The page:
Payments and the Internet of Things
There’s an internet meme that shows how far technology has come in the last few decades. It’s a photo of a man holding a boombox and a camcorder with a Walkman in his pocket and a voice recorder dangling from his wrist, standing behind a table full of electronic devices from the 1980’s, including a VCR, video game console, pocket TV, home computer, camera, calculators, CDs, VHS tapes, etc. The caption says, “20 years later and all of these things fit in your pocket.” And it’s true – our smartphones are capable of doing everything – and more – that we used to need several gadgets to do. Even though they are called smart phones, it sometimes seems that making phone calls is an afterthought. Plus, they’re connected to the internet 24/7, so everyone and everything is only a fingertip touch away.
But it’s not just our phones. Just about everything, from watches to the thermostat in your house, has the ability to be connected to the internet these days. According to a Cisco report, the number of devices connected to the internet will skyrocket to 50 billion by 2020. This constant, ubiquitous connectivity has a name – the Internet of Things (IoT). While it might be fun and cool and a bit “Star Trek”-ish to get phone calls and text messages on our smart watches, there is a practical side to the IoT, particularly when it comes to the payments industry. With the various Pays (Apple Pay, Android Pay and Samsung Pay) already standard features on most smartphones, it’s not much of a jump for that ability to pay for goods and services with a device instead of a payment card or cash. Taking payments from the smartphone to the wrist – or beyond – is a logical next step in the payments industry.
This logic means that the IoT has the potential to radically shift the way we transact from cash and plastic cards to payments through any number of objects, not just smartphones and smart watches. The Apple Watch has already ushered in the beyond-smartphone payments era, and other “wearable tech,” including other smart watches, wristbands and even rings and pendants currently on the market that can be connected to credit cards and bank accounts for hands-free (and hassle-free) payments. But there are other products that are quickly changing the game, such as Amazon’s Dash buttons that allow customers to reorder regularly used household items at the click of a button, and Echo, which is an electronic virtual assistant that can order a pizza or an Uber car as well as pay your Master Card bill.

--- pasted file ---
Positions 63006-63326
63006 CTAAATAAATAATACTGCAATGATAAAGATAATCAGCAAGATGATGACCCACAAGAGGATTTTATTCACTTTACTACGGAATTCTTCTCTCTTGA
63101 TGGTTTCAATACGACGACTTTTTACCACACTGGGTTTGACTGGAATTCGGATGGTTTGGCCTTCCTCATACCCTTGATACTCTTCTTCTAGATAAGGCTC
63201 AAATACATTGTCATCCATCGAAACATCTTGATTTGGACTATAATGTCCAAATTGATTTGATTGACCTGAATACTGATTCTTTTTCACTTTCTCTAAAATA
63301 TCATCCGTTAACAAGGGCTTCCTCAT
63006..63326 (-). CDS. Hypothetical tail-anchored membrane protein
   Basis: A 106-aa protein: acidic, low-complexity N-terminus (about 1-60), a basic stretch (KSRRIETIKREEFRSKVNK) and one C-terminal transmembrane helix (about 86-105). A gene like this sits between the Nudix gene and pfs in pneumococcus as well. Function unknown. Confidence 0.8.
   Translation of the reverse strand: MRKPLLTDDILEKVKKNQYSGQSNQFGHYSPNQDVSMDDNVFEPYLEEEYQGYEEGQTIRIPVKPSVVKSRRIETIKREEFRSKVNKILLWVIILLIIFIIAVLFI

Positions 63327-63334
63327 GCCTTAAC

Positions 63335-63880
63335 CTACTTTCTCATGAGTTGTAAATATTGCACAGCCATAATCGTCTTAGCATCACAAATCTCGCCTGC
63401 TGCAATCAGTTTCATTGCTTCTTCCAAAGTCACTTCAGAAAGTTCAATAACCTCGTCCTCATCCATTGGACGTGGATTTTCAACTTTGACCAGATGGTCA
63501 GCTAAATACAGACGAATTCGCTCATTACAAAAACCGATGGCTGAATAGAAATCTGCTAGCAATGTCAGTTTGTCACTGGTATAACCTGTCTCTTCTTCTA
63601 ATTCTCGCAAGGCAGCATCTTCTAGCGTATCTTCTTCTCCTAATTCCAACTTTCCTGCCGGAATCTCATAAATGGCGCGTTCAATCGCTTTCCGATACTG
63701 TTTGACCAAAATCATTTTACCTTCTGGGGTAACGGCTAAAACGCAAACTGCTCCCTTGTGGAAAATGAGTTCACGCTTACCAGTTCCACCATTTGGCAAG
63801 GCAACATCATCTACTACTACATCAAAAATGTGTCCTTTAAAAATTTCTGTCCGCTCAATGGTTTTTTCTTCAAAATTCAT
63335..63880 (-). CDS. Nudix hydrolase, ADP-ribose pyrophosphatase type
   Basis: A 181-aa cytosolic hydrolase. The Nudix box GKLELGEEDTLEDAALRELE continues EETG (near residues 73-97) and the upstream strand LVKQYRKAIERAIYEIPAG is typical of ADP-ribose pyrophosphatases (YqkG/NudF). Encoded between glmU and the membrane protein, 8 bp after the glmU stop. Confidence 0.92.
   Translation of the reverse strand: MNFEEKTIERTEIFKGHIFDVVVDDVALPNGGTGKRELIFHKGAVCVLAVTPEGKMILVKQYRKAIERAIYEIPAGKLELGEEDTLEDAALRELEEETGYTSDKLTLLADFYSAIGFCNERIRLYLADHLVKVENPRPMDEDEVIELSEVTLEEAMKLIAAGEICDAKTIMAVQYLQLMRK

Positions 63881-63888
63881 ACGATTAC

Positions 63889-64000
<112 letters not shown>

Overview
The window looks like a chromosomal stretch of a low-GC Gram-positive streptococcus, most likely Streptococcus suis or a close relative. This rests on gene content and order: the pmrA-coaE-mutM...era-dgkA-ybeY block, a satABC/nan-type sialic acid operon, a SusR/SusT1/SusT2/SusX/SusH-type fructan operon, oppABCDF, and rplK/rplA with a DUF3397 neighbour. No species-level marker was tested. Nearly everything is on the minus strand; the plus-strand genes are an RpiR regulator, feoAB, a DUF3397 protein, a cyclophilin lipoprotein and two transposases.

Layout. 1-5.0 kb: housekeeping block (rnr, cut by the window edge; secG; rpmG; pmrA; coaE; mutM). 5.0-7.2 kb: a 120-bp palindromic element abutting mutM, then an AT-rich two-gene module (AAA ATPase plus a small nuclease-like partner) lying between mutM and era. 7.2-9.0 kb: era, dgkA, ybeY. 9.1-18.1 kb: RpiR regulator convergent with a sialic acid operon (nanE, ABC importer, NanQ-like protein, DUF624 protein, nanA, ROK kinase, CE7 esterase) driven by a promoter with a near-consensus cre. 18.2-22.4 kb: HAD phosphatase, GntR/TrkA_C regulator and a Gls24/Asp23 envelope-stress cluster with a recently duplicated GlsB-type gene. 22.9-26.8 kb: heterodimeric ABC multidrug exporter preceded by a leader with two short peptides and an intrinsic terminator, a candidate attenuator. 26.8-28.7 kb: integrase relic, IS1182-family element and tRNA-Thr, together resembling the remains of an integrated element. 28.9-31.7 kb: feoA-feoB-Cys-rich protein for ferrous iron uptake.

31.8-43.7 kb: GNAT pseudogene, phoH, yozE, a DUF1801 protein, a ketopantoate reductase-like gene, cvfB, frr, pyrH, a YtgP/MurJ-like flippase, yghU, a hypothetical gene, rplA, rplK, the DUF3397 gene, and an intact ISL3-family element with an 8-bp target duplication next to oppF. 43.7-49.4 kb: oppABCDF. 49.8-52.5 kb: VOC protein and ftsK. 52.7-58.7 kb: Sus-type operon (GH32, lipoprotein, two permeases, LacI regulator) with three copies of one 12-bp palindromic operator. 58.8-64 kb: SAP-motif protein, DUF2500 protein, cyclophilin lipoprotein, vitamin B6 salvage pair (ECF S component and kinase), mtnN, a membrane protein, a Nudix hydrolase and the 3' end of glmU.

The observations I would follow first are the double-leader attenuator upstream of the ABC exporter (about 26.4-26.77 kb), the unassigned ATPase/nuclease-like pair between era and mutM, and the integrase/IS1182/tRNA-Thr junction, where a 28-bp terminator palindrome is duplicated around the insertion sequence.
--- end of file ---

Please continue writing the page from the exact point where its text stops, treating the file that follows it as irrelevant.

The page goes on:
Innovative and inherently “cool” items such as these are helping to increase mobile payment usage. Although mobile payments are currently used by a relatively small percentage of Americans, Visa estimates that by 2017, $721 billion worldwide will change hands via mobile payments, and that mobile payments will be the standard by 2020. Additionally, credit companies like Visa are taking steps to ensure any device that connects to the internet becomes a gateway for commerce. According to an article on LetsTalkPayments.com, “Integration of Internet (and connectivity) into increasingly more devices along with payment functionality will lead to greater numbers of payment endpoints. Card issuers like MasterCard, Visa and American Express will gain from increased non-cash transactions and the wide database of the customers. To be on top of the IOT technology, Visa has opened an office with over 500 employees to ensure that every device, appliance or wearable computer connected to the Internet can become a secure place for commerce.”
However, despite all these futuristic gadgets hitting the market, the smartphone isn’t likely to become obsolete any time soon; in fact, it will probably become more of a necessity, as it will be the master remote control for our homes and our finances. When it comes to payments, one thing is fairly certain – our wallets are probably history, soon to be replaced by not just a smartphone, but smart watches, smart rings and other wearable payment devices. Instead of swiping or dipping, we’ll be waving – to pay for goods and services, and to usher in a whole new era of the internet and payments.